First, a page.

Collaborative Learning

October 1, 2012

Today I took a class, who are usually glued to their computer screen, into a room without computers. I got them to form groups of four, each with complementary skills and launched them on developing ideas for a project with paper and pencils.

I am really impressed by the change in dynamic this brings about: they are all absorbed and productive. Usually they are isolated before their screens: caught between the work in hand and Facebook and Utube and online games. Here they are engaged. Collaborative learning really works!


Learning is not linear

July 5, 2012

There are three simple and central truths at the centre of learning:

“We have to shake off the ancient tyranny of two misconceptions about education; that what is taught is learned, and what is not taught is not learned.”

Daniel Federman

“Learning is not linear.”

Neil Postman

 You cannot teach something that a student does not want to learn and that the moment that a subject becomes necessary or interesting, or both, we learn amazingly fast. Being interested; understanding, means finding a connection; a spark, a link between our own notion of what the world is and what we are experiencing. If we do not find that link we have no motivation and become bored.  It is a simple truth: education means to lead out, not to stuff in.

Phillip Pulfrey

The fact that these realities are not taken into account by the educational system lead to the conclusion that, like the economic system, it is not about human good, but the control of resources by a limited minority that sell slavery as freedom and a specific vision as the only workable paradigm.

To the CM 410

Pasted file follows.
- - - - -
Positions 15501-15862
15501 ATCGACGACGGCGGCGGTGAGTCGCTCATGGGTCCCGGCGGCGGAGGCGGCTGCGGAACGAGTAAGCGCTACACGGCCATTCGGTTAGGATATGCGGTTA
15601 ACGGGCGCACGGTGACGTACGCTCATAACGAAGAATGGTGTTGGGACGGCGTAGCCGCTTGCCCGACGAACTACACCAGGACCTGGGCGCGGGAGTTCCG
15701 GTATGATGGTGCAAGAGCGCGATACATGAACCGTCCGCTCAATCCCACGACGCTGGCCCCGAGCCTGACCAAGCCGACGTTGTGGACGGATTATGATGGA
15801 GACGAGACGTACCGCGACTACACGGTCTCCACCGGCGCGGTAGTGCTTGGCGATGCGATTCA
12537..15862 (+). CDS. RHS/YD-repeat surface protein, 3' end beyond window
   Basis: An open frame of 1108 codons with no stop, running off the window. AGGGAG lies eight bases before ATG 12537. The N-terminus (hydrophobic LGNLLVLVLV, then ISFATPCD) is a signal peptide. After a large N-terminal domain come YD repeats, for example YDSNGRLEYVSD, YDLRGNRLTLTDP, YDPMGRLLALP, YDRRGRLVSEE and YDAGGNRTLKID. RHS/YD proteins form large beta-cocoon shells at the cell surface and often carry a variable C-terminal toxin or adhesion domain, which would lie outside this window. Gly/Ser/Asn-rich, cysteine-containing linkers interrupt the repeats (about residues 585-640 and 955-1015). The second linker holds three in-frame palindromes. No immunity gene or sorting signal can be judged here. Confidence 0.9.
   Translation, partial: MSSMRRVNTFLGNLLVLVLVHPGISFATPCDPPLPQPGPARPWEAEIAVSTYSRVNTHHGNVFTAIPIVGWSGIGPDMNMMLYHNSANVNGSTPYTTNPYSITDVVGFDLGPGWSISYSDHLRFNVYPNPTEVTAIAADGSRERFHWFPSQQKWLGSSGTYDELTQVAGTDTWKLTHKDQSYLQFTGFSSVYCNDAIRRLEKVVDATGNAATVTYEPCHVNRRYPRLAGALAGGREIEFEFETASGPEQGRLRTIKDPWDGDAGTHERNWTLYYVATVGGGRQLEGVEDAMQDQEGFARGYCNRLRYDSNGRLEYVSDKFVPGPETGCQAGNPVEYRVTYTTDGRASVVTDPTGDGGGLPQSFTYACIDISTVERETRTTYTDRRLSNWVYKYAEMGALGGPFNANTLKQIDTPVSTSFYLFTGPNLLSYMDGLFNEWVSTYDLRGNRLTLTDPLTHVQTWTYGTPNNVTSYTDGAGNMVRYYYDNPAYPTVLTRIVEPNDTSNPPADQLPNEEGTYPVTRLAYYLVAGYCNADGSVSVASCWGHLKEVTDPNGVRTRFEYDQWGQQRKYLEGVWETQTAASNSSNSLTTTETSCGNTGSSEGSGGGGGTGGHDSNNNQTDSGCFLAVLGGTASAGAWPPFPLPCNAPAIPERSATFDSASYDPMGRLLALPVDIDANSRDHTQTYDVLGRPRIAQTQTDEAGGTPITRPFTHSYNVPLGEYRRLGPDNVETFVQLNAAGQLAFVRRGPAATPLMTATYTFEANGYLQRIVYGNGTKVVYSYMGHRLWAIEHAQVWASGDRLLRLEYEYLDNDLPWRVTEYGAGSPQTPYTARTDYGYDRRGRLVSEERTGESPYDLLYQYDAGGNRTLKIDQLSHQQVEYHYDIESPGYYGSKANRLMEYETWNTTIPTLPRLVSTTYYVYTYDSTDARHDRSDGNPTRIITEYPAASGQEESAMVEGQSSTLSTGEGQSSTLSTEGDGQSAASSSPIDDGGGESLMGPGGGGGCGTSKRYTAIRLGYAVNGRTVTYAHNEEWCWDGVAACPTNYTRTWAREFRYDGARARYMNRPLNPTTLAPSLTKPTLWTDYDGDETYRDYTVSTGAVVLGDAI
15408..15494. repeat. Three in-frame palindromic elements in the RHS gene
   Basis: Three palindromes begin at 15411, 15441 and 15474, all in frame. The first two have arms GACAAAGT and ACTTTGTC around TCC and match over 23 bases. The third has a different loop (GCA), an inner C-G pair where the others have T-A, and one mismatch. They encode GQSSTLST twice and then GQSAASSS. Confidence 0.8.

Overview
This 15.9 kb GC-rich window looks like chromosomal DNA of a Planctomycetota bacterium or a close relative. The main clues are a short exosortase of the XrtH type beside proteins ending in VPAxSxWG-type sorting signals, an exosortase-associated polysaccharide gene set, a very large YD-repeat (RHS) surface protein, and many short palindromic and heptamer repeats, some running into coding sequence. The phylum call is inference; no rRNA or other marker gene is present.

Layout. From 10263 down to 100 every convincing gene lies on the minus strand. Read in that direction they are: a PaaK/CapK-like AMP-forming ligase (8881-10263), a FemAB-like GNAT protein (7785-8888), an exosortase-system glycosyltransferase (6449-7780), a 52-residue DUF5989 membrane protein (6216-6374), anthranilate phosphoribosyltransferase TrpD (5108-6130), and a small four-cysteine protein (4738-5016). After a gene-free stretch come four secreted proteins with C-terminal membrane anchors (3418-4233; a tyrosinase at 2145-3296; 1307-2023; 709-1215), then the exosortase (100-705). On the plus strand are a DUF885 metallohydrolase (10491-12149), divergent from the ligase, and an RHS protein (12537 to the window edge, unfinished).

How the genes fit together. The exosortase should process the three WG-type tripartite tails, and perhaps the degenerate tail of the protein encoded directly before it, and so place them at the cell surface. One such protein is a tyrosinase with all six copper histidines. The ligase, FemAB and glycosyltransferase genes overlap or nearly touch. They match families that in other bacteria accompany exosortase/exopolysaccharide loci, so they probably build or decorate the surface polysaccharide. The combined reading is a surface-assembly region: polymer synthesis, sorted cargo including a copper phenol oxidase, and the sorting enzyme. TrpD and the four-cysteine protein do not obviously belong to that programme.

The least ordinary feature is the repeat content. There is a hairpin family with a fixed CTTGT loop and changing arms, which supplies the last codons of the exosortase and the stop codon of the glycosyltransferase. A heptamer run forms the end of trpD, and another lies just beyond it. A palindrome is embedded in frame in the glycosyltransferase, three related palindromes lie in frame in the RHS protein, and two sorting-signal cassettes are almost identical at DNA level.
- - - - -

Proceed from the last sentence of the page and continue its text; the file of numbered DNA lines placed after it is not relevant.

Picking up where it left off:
April 26, 2012

The idea of my courses is to render you free; so you work for yourselves, not the teacher or the grade. So that you do not rest passive before the system but become independent, questioning and creative.

This requires a lot of work: more engagement and discipline. You have to be exigent with yourself. You have to be organized., rigorous and target your own aims, that will send you further and higher than those of the school system.

Always have an eye on yourself: look at your habits; where you are efficient and where you waste time or are not precise in your work or thinking. What you have mastered and what you need to learn.

I always have the impression that you are good, motivated and engaged, but that there is a lack of discipline and efficiency in many of you.

To be really good, and satisfied, you have to work on this level.

Go for it: fly!

Learning to be free

February 12, 2012

As I have already explained to you, I don’t teach but try to help you to learn. That is, work with your motivation and interests,

This requires the development of certain skills on your part: application, rigour, self-discipline, the capacity for “deliberate practice” and self-evaluation.

I have observed that you have enthusiasm and engagement in your studies but sometimes lack that rigour required by companies: respect for deadlines, attention to detail and a professional level of presentation and overall quality. A few members of the class that have already worked do have these capacities.

So I am faced with a dialectic: I can be more strict and directing, giving you a sequence of specific tasks with short deadlines and grade them strictly. Some parents and teachers might say that this is my job and how you learn the rigour of which I speak.

However, the research show that such an approach renders you dependent, not independent and encourages you to give up responsibility for your own studies. To be truly free you have to develop your own discipline.

This is not easy in our modern world: I have one image of the contemporary classroom that is so strong that I dream about it: a student with headphones, a game, Facebook and Vimeo open on the computer and an iPhone by his hand – absorbed and distracted! A researcher at the university of Zurich has found that such behaviour is fundamentally handicapping the ability to learn.

You need to be able to control these tools/toys and not let them control you, otherwise you are being manipulated and not in control of your own life: your ideas and habits directed by the interest of business, power systems such as school and advertising. I want you to be free.

I wish to help you develop this self-discipline and, on your advice, the first thing I am going to do is make my deadlines and requirement more clear!


November 11, 2011